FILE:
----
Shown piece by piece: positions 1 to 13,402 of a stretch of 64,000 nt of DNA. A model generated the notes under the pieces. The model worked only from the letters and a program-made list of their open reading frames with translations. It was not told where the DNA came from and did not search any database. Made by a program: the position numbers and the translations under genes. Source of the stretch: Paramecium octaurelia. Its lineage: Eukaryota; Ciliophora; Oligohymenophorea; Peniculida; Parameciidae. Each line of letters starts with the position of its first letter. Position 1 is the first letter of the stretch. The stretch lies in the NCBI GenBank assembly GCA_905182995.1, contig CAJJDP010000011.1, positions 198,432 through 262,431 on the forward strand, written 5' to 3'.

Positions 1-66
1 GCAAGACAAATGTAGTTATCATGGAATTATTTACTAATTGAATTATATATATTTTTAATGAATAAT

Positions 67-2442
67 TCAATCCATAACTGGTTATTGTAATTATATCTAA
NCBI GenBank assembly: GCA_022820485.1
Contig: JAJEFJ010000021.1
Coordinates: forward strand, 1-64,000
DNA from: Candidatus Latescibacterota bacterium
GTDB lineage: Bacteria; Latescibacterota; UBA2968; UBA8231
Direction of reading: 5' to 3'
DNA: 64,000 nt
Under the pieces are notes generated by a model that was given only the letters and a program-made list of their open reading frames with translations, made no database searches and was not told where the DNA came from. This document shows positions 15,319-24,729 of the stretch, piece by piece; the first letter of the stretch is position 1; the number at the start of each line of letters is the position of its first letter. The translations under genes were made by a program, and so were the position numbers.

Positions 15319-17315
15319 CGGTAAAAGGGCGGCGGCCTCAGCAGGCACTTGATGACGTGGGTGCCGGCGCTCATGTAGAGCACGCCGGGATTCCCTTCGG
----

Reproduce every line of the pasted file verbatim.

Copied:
Shown piece by piece: positions 1 to 13,402 of a stretch of 64,000 nt of DNA. A model generated the notes under the pieces. The model worked only from the letters and a program-made list of their open reading frames with translations. It was not told where the DNA came from and did not search any database. Made by a program: the position numbers and the translations under genes. Source of the stretch: Paramecium octaurelia. Its lineage: Eukaryota; Ciliophora; Oligohymenophorea; Peniculida; Parameciidae. Each line of letters starts with the position of its first letter. Position 1 is the first letter of the stretch. The stretch lies in the NCBI GenBank assembly GCA_905182995.1, contig CAJJDP010000011.1, positions 198,432 through 262,431 on the forward strand, written 5' to 3'.

Positions 1-66
1 GCAAGACAAATGTAGTTATCATGGAATTATTTACTAATTGAATTATATATATTTTTAATGAATAAT

Positions 67-2442
67 TCAATCCATAACTGGTTATTGTAATTATATCTAA
NCBI GenBank assembly: GCA_022820485.1
Contig: JAJEFJ010000021.1
Coordinates: forward strand, 1-64,000
DNA from: Candidatus Latescibacterota bacterium
GTDB lineage: Bacteria; Latescibacterota; UBA2968; UBA8231
Direction of reading: 5' to 3'
DNA: 64,000 nt
Under the pieces are notes generated by a model that was given only the letters and a program-made list of their open reading frames with translations, made no database searches and was not told where the DNA came from. This document shows positions 15,319-24,729 of the stretch, piece by piece; the first letter of the stretch is position 1; the number at the start of each line of letters is the position of its first letter. The translations under genes were made by a program, and so were the position numbers.

Positions 15319-17315
15319 CGGTAAAAGGGCGGCGGCCTCAGCAGGCACTTGATGACGTGGGTGCCGGCGCTCATGTAGAGCACGCCGGGATTCCCTTCGG